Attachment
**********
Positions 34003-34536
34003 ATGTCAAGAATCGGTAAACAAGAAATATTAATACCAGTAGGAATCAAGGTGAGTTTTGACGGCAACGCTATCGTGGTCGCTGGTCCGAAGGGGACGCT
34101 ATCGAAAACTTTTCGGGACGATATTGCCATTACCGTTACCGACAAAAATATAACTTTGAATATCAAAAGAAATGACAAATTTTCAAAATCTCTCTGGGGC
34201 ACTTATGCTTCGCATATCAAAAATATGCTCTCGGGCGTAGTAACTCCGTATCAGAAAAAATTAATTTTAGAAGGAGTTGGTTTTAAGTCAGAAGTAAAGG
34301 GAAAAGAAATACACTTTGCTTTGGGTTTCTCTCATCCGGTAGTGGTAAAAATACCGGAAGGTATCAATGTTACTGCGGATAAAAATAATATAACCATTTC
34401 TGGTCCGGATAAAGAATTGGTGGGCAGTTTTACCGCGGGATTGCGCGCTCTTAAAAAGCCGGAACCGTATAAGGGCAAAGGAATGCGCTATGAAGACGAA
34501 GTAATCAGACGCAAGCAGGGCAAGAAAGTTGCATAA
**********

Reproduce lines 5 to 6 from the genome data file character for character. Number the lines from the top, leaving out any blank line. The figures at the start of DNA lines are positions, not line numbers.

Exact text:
34301 GAAAAGAAATACACTTTGCTTTGGGTTTCTCTCATCCGGTAGTGGTAAAAATACCGGAAGGTATCAATGTTACTGCGGATAAAAATAATATAACCATTTC
34401 TGGTCCGGATAAAGAATTGGTGGGCAGTTTTACCGCGGGATTGCGCGCTCTTAAAAAGCCGGAACCGTATAAGGGCAAAGGAATGCGCTATGAAGACGAA